His home state of Connecticut gave George Bush a desperately needed victory tonight -- a win over Ronald Reagan that will enable Bush to carry his challenge into the April primaries in Wisconsin, Kansas and Pennsylvania.
But Reagan reaped a rich reward of delegates in New York, and lengthened his lead over the runner-up in the battle for the Republican nomination.
In winning his third primary of the year, compared to eight for Reagan, Bush kept the GOP contest open for at least another month.
Rep. John B. Anderson, whose late-starting campaign in Connecticut was seen as a spoiler effort by Bush, took his expected third place -- but not enough votes to deprive Bush of a narrow victory.
Complete, unofficial returns gave Bush 69,845 votes, or 38.6 percent; Reagan 60,959, or 33.7 percent, and Anderson 40,315, or 22.3 percent. Another 5.4 percent went to uncommitted and minor candidates.
While Bush was winning Connecticut, where he lived most of the first 25 years of his life before moving to Texas, Reagan was boosting his overall delegate lead in the Gop primary in New York, where only delegate names were on the ballot and most districts had no contests.
With 98 percent of the New York precincts reporting, Reagan had won 73 delegates, Bush 6 and 38 were uncommitted.
In Connecticut, where delegates were apportioned according to the popular vote, Bush seemed likely to get 16, Reagan 13 and Anderson 6.
But Connecticut was a straight test of Republican sentiment, and a critical one for Bush, who had won only Massachusetts and Puerto Rico after his initial upset of Reagan in the January Iowa caucuses.
Reagan, meantime, had steamrollered the Republican field with victories in New Hampshire, Vermont, South Carolina, Florida, Georgia, Alabama and Illinois that drove all the contenders except Bush and Anderson to the sidelines and caused former president Gerald R. Ford to conclude that a late challenge from him would be futile.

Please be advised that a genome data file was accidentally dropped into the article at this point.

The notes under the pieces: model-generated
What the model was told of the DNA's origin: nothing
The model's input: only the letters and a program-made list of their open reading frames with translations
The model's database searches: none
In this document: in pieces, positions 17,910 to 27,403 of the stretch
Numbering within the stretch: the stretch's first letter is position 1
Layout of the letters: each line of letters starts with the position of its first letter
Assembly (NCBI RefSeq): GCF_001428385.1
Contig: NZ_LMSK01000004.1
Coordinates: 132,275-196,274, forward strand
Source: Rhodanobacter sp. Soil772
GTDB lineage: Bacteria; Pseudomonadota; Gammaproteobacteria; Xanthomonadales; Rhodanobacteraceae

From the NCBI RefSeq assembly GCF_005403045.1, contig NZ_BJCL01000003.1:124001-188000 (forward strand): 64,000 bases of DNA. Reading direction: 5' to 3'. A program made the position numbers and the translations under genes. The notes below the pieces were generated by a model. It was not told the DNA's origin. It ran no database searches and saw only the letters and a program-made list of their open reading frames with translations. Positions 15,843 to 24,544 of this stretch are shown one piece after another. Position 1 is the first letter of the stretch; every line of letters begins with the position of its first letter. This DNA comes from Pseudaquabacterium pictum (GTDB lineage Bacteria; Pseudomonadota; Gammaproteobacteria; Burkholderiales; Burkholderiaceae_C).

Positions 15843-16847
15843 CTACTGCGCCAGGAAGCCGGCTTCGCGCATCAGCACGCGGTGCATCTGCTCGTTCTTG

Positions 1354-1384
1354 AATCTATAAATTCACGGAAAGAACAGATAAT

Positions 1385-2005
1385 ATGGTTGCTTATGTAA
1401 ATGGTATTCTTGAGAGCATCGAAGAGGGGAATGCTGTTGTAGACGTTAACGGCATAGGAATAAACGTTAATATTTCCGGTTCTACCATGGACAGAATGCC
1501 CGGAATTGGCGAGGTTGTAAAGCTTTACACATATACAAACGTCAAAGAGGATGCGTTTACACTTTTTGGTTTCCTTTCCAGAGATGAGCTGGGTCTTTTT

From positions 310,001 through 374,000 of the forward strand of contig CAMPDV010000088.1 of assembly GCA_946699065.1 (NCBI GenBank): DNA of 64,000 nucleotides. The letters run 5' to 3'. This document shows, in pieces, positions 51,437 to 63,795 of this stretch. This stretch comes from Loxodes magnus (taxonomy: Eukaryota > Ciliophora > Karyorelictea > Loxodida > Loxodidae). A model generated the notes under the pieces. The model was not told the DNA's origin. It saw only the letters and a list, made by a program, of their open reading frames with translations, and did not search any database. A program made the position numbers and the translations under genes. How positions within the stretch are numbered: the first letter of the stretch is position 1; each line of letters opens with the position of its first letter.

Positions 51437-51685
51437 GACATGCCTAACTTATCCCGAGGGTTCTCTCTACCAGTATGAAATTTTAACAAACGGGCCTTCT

David Sparks, one of Bush's top aides, said the Connecticut victory "lets us up off the mat."
Reagan, who has become more used to winning GOP primaries than to losing them, said his showing in Connecticut matched the "high expectations" he talked about when he won in Illinois a week ago.
"This is George's backyard," Reagan said. "My high expectations were that we would come out of Connecticut with a good chunk of delegates, and we're going to do that." in 1976, when Connecticut chose delegates by convention, Reagan failed to win a delegate.
Reagan said he was happy about reports from New York, which were fragmentary and inconclusive at the time he met with reporters in Longview, Tex.
"I think I'm going to have a majority in New York -- a tremendous win there with the delegates," Reagan said.
Reagan seemed more interested in Sen. Edward M. Kennedy's victories tonight in New York and Connecticut than in the outcome of the GOP primaries.
"I think the news is in the other party tonight," Reagan said, adding that he still expected President Carter to be the Democratic nominee but thought Kennedy would stay in the race longer because of tonight's victories.
Carter "may get out of that Rose Garden yet," Reagan said.
From the Reagan point of view, the Kennedy victories were welcome, because they are expected to keep liberal Democrats from crossing over the Wisconsin GOP primary to vote for Anderson, Reagan's most serious rival in that state.